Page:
HOUSTON — The year was 1932.
The country was enduring the gravest crisis in American History, the Great Depression, yet during that heartache; the Olympics would offer an escape and the world would be introduced to Babe Didrikson.
Or later known as Babe Didrikson Zaharias.
Dr. Susan Cayleff is a professor of women’s studies and author of a book about Babe’s life, “Babe: The Life and Legend of Babe Didrikson Zaharias.”
“I believe Babe is the finest athlete— male or female —that ever lived,” Cayleff said.
Born ‘Mildred’ in Port Arthur, Texas, she was given the nickname ‘Babe’ by her mother. Babe would spend her childhood beating neighborhood boys in pickup games.
As a standout teen athlete, she competed in basketball, baseball, hockey, tennis and track — among other sports. She later dropped out of high school to focus completely on athletics.
“The excellence that she brought to sports competition,” Cayleff said. “I think opened the door for everything that came after her.”
Babe dominated the 1932 Olympics, where she collected two gold medals and one silver in track & field. She also set Olympic and World records in various events.
People followed her not only for her sports excellence but because she was such a character. Her antics were unpredictable. She actually called herself "the greatest" long before Muhammad Ali had coined the phrase.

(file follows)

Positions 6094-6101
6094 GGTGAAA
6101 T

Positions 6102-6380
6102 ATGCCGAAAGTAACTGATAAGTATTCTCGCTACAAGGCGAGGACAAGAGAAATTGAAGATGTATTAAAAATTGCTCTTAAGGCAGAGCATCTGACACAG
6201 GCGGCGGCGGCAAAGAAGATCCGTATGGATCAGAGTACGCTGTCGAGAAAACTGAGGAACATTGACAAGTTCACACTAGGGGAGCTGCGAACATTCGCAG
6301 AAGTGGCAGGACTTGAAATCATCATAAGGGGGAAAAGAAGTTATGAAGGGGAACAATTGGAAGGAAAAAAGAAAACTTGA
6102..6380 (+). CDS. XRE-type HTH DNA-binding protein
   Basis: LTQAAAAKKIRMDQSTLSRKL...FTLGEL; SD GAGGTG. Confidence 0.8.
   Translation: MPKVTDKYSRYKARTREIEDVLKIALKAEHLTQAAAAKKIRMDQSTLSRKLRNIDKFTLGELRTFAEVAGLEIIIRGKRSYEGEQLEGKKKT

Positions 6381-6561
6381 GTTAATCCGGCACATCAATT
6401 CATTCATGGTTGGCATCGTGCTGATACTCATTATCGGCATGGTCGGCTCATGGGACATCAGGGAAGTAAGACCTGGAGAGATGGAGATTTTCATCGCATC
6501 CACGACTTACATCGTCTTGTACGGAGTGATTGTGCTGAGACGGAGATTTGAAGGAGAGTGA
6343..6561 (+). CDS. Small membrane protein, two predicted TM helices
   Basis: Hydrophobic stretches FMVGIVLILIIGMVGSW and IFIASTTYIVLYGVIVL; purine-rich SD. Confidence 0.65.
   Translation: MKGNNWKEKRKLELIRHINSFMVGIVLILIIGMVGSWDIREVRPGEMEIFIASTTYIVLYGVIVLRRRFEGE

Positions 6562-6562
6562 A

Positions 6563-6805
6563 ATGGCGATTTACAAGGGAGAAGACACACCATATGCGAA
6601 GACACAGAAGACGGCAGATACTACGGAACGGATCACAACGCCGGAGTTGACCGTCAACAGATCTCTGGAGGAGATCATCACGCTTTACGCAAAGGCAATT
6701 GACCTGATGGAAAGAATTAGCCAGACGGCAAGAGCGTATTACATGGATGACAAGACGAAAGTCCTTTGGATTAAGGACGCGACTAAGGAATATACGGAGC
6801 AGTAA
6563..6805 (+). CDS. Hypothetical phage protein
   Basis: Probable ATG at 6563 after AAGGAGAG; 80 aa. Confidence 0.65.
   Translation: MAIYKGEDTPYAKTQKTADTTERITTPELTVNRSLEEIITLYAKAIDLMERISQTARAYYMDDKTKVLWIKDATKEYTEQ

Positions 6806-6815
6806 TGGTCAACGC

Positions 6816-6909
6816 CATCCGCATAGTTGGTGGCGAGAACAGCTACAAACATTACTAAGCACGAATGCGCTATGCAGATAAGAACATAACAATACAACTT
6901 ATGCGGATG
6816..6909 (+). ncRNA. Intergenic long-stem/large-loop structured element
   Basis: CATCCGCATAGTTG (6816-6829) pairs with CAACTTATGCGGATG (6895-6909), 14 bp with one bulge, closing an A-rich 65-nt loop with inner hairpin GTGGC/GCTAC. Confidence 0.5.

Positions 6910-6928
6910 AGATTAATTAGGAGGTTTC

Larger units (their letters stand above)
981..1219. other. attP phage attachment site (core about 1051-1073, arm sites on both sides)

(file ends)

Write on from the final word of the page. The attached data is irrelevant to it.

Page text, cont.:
As a woman reaching unprecedented feats, she often became the subject of scrutiny in the media by men who believed she had no business competing in sports.
“One sports writer wrote: ‘what bathroom should she use? Mister, miss or it?’” Cayleff said. “I'm convinced this took a significant emotional toll on Babe.”
One man attracted to her talent was professional wrestler George Zaharias. The two would later marry.
“George gave up all of his own work, became babe's manager and evidence exists to suggest that he actually pushed her too hard,” Cayleff said.
In the 1940s, Babe turned her prowess to golf. Her accomplishments included winning 14 amateur tournaments in a row. A victorious streak, that remains the longest in golf history.
“She had a mighty drive. She was an excellent putter […] and in her illustrious years as a golfer, she had 82 wins,” Cayleff said.
As a founding member of the IPGA, Babe went on to reign professionally, even winning her last major golf tournament while she was suffering from terminal colon cancer.
The disease would eventually take her life at the young age of 45.
In 2021, no female athlete has exceeded Babe’s accomplishments in the sports world.
“That's what I think makes her so singular,” Cayleff said.
A life cut short, but a life that would forever change the landscape of female sports.